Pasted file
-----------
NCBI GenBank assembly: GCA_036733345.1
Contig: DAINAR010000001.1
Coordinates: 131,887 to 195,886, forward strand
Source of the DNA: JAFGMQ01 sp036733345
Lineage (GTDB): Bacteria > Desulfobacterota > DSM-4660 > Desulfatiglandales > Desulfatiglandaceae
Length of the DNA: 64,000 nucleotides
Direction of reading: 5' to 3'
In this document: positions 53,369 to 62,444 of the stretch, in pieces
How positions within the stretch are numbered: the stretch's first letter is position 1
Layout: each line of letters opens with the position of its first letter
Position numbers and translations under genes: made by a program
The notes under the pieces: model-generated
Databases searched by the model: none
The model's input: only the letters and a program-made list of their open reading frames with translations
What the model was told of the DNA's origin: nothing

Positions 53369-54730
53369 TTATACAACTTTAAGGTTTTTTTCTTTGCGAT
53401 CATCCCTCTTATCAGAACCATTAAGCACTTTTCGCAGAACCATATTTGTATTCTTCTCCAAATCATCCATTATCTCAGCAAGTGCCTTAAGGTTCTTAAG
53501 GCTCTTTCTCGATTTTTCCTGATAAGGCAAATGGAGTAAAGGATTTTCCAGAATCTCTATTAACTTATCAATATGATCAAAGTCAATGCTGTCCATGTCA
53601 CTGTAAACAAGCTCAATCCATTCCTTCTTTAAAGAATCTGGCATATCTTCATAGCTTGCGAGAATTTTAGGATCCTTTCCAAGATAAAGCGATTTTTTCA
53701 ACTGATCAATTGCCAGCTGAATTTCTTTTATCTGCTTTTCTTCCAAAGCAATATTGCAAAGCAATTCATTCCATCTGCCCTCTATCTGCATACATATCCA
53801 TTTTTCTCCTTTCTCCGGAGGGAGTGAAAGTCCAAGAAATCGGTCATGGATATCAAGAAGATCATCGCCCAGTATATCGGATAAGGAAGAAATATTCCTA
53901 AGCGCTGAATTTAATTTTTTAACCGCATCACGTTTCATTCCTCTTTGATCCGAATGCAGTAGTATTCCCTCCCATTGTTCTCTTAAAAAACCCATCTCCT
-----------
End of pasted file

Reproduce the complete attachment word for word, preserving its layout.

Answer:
NCBI GenBank assembly: GCA_036733345.1
Contig: DAINAR010000001.1
Coordinates: 131,887 to 195,886, forward strand
Source of the DNA: JAFGMQ01 sp036733345
Lineage (GTDB): Bacteria > Desulfobacterota > DSM-4660 > Desulfatiglandales > Desulfatiglandaceae
Length of the DNA: 64,000 nucleotides
Direction of reading: 5' to 3'
In this document: positions 53,369 to 62,444 of the stretch, in pieces
How positions within the stretch are numbered: the stretch's first letter is position 1
Layout: each line of letters opens with the position of its first letter
Position numbers and translations under genes: made by a program
The notes under the pieces: model-generated
Databases searched by the model: none
The model's input: only the letters and a program-made list of their open reading frames with translations
What the model was told of the DNA's origin: nothing

Positions 53369-54730
53369 TTATACAACTTTAAGGTTTTTTTCTTTGCGAT
53401 CATCCCTCTTATCAGAACCATTAAGCACTTTTCGCAGAACCATATTTGTATTCTTCTCCAAATCATCCATTATCTCAGCAAGTGCCTTAAGGTTCTTAAG
53501 GCTCTTTCTCGATTTTTCCTGATAAGGCAAATGGAGTAAAGGATTTTCCAGAATCTCTATTAACTTATCAATATGATCAAAGTCAATGCTGTCCATGTCA
53601 CTGTAAACAAGCTCAATCCATTCCTTCTTTAAAGAATCTGGCATATCTTCATAGCTTGCGAGAATTTTAGGATCCTTTCCAAGATAAAGCGATTTTTTCA
53701 ACTGATCAATTGCCAGCTGAATTTCTTTTATCTGCTTTTCTTCCAAAGCAATATTGCAAAGCAATTCATTCCATCTGCCCTCTATCTGCATACATATCCA
53801 TTTTTCTCCTTTCTCCGGAGGGAGTGAAAGTCCAAGAAATCGGTCATGGATATCAAGAAGATCATCGCCCAGTATATCGGATAAGGAAGAAATATTCCTA
53901 AGCGCTGAATTTAATTTTTTAACCGCATCACGTTTCATTCCTCTTTGATCCGAATGCAGTAGTATTCCCTCCCATTGTTCTCTTAAAAAACCCATCTCCT